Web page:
The new State of Food Insecurity 2002 says
that progress in reducing world hunger has virtually come to a
halt. Hartwig de Haen, Assistant Director-General, Economic and
Social Department, comments on the new figures on hunger and
Why do figures matter?
The figures matter very much because they tell us how
severe the problem of hunger is and where the hungry people
live. They also remind us how far we are still away from the
commitment of the international community made at the World Food
Summit in 1996, to reduce hunger by half by 2015. SOFI's
data and analysis helps to increase global attention to problems
of food insecurity and to better direct action aimed at reducing
hunger and poverty.
A year ago
FAO estimated the number of hungry at 777 million people in
developing countries. Now it says there are 799 million hungry
people in the developing countries. Does this mean that the
number of hungry has increased?
The two publications cannot be so easily compared.
The new estimates not only add more recent data, but also
correct past data. Member countries continue to revise past
data on production and trade, as well as population. Therefore,
FAO often has to revise earlier estimates of food availability
and the number of undernourished.
present case, applying the new data base to the 1997-99 period
results in a revised estimate for 1997-99 of 784 million
undernourished. Hence, comparing the two three-year-periods
using the most recent data base indicates there has indeed been
an increase by 15 million between the two periods. The increase
in the number of undernourished is mainly related to the
increase in total population. Furthermore, most of the 15
million increase is concentrated in a few countries with large
FAO says that 25
000 people are dying of hunger and poverty every day. How do you
count the number of hunger victims?
The data is from the World Health Report 2000 (WHO).
The main causes leading to the estimates include diseases and
lack of safe drinking water and sanitation. The estimate is a
relatively conservative estimate, amounting to a little over 9
million deaths per year, of whom 6 million are children under
the age of five who die prematurely, as a direct or indirect
result of hunger.
More than 2
billion people worldwide suffer from micronutrient malnutrition,
also called the "hidden hunger". What should
countries do to improve the living conditions of these
The term "hidden
hunger" denotes deficiencies of vitamins and minerals.
The poor health and loss of human potential that arise from
micronutrient deficiencies are enormous, but these effects have
often been over-shadowed by the more graphic evidence of
protein-energy malnutrition, chronic hunger and starvation.
Micronutrient deficiencies can have wide-ranging effects. For
example, micronutrient deficient children fail to grow and
develop normally; cognition is impaired, often severely and
irreversibly; immune systems are compromised; in both adults and
children mental and physical capacities are limited; and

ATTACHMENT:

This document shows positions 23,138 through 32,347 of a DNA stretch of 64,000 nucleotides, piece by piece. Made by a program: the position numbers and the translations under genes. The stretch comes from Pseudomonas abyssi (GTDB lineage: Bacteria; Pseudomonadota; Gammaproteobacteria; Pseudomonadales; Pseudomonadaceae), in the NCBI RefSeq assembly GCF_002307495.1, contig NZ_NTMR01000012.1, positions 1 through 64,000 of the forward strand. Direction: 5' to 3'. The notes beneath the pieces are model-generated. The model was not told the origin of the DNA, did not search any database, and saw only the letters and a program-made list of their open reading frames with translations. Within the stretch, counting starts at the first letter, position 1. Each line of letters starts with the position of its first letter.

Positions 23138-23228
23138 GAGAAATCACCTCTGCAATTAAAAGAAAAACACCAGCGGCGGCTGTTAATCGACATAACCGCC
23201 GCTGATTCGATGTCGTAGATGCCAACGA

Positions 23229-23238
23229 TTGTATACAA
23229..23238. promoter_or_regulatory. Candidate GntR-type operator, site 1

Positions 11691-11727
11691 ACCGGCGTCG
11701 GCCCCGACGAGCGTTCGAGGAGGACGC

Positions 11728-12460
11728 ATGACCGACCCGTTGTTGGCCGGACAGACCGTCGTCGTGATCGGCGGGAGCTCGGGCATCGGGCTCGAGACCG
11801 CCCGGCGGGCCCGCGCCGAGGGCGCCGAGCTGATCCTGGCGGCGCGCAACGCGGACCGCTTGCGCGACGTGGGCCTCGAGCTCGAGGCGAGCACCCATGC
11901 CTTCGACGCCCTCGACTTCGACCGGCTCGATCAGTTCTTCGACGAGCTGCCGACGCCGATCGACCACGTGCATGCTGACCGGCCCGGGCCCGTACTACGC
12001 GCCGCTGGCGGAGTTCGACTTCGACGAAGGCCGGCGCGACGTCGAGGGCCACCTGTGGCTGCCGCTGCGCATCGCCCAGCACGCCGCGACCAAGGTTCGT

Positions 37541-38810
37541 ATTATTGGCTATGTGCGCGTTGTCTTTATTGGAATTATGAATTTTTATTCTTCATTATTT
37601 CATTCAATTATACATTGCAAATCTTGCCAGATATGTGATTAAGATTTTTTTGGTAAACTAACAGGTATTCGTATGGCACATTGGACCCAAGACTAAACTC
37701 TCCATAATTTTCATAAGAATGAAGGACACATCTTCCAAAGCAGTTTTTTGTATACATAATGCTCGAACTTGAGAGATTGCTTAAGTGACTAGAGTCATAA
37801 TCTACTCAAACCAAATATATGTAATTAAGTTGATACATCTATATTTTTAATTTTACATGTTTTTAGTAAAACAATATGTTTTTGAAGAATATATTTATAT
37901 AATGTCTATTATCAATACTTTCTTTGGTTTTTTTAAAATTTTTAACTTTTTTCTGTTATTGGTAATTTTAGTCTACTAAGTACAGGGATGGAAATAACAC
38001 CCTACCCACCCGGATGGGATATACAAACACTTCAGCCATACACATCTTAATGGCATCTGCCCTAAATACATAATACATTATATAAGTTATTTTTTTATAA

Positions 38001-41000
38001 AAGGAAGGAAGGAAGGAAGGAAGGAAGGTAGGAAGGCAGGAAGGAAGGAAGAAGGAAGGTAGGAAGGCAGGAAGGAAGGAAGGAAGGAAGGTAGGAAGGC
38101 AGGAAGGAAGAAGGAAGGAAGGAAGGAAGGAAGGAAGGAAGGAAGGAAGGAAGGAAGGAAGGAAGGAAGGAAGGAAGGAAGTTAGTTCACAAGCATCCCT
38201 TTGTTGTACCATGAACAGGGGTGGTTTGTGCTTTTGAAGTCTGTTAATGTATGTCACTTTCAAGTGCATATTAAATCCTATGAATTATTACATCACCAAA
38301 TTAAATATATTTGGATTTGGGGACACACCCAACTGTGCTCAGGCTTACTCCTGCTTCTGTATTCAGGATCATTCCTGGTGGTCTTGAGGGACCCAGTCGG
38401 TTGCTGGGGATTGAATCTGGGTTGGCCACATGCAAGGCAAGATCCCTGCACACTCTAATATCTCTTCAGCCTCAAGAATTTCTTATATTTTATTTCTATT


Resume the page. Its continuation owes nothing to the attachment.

blindness and death can result.
to overcoming micronutrient deficiencies is to focus on helping
the poor improve the diversity and overall adequacy of their
diets. A sustainable, food-based approach needs to be adopted
that has multiple nutritional benefits. Such an approach moves
away from focusing on a single micronutrient and recognizes
that, in general, diets are deficient in one micronutrient are
also likely to be deficient in other nutrients as well,
including macronutrients that is protein, carbohydrates and
fats. The basic need is to improve total dietary intakes.
Efforts to deal with micronutrients should not isolated from
efforts to address other problems of malnutrition. Providing
supplements and even adding nutrients to food are short term
measures, but are no substitutes for more comprehensive
What is the impact of
armed conflicts on food security?
The overall impact is the disruption of food
production and normal economic activities by displacing rural
populations within a country and across borders. At the
household level, thedisplaced are no longer able to produce for
themselves and their families and therefore become totally
dependent on food assistance or become malnourished and
eventually die of starvation or diseases related to
At the national level, scarce
resources in a poor country are diverted to the conflict
(armaments, expanded armies, etc), leaving the country unable to
import food to meet requirements. The country therefore also
becomes dependent on food aid.
conflicts displace people from their homes or trap them in
combat zones and make them dependent on temporary food
assistance. In 2001, the number of displaced people was
estimated at 37 million (12 million refugees and 25 million
internally displaced people).
situations, food sources and supplies may be intentionally
disrupted as a means of starving out civilians from the opposing
groups. In 1999 such disruptions left close to 24 million people
hungry and in need of humanitarian assistance.
Armed conflict may prevent farmers from producing food
and disrupt transport, trade and markets, thereby reducing
access to food. FAO has found that conflict-induced losses of
agricultural output in sub-Saharan Africa between 1970 and 1997
were equivalent to 75% of all aid received by conflict-affected